While we did not see a lot of deer movement, the sign is very good. My dad saw a doe about 75 yards away that would come no closer; he also had a yearling walk by his stand at about 20 yards. My buddy Randy had a yearling come out on him as close as 6 yards, but he also chose not to shoot.
I had a couple of close encounters that got my heart to beating pretty rapidly. First I had a nice, mature doe approach and stop at 18 yards at 7:10 am. I could see her head and neck. Suddenly a loud crack from behind me got her attention and she stepped back into the thickness. I was at full draw and since I couldn't see her anymore, I turned to my right to see what had startled her. It was another doe, and they were in a stare down.
I settled my pin on the second doe , but the only shot I had was a shot at her chest almost straight on. I did not want to risk the shot and she only needed to give me two steps to be in my shooting lane, broadside.
But this is bow hunting right? You don't always get what you want. Ha ha! She took ONE step, looked right up at me in my ladder stand about 15 yards away with the brisk breeze blowing right into her face. Not good! She started bobbing her head, and I knew this was about to end – badly for me. She hopped across the opening and disappeared.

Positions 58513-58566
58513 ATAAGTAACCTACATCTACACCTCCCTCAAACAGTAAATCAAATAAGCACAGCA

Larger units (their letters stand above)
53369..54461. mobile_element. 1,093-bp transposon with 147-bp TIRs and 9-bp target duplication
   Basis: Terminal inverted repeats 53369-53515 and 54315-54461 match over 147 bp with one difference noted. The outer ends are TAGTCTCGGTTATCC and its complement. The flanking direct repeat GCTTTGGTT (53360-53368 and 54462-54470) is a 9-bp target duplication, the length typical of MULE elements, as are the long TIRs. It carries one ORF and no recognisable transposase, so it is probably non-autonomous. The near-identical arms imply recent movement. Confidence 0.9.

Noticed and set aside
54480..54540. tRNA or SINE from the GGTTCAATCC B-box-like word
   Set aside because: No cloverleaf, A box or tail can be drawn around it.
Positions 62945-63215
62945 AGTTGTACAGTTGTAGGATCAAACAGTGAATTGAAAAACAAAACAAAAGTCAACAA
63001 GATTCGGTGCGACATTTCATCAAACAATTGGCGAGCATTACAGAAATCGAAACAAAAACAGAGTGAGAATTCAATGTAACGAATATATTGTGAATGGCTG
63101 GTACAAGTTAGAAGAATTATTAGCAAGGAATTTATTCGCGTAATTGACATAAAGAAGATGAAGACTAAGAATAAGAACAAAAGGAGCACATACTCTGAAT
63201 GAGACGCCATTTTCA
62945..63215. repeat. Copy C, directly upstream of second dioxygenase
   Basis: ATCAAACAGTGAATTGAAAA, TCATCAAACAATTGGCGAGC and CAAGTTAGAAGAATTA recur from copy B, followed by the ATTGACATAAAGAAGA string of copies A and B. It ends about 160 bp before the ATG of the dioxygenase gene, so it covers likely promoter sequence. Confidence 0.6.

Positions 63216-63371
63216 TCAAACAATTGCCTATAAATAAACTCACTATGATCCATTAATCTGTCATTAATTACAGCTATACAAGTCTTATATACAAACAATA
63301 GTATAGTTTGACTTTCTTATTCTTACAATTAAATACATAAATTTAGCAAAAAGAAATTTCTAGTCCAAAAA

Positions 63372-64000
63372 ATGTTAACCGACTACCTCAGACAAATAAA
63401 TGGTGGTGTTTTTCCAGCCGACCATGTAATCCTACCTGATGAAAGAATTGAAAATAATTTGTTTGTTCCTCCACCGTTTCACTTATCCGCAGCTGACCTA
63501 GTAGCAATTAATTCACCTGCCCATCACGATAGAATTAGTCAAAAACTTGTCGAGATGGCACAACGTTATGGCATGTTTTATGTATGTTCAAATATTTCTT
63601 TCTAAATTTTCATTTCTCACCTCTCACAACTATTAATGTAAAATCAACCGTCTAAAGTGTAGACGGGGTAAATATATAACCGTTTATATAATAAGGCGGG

As I said my heart was definitely pounding by this time. No amount of doe bleats would get either doe to return.
Forty minutes later, I saw some movement in the shadows of the myrtles that I was hunting in. I quickly drew back as a very large doe walked from my left to right. I made sure it was not a spike, placed my pin and shot through the 3-foot gap that was available.
I thought I had hit her as she jumped a little and took three steps. I nocked another arrow, and she had an equally large doe following her. I had the shot, but did not take it as I did not know for sure if I had hit the first doe. The second one turned and left area. The first one did likewise.
I could see she was not shot at all, by her casual walk. I could see the nock of my arrow sticking out of the mud. After about 20 minutes I walked it off and sure enough my shot was short.
My buddy, David Simoneaux, had better luck. At 6:45, he heard a crack and looked up to see a doe creeping across the lane he was hunting. He took an 18-yard shot quartering away. His G-5 broadhead did its job, opening a massive exit hole on the doe.
She ran about 30 yards before expiring.
So all in all, a good start to the season.
Stay tuned, more to come.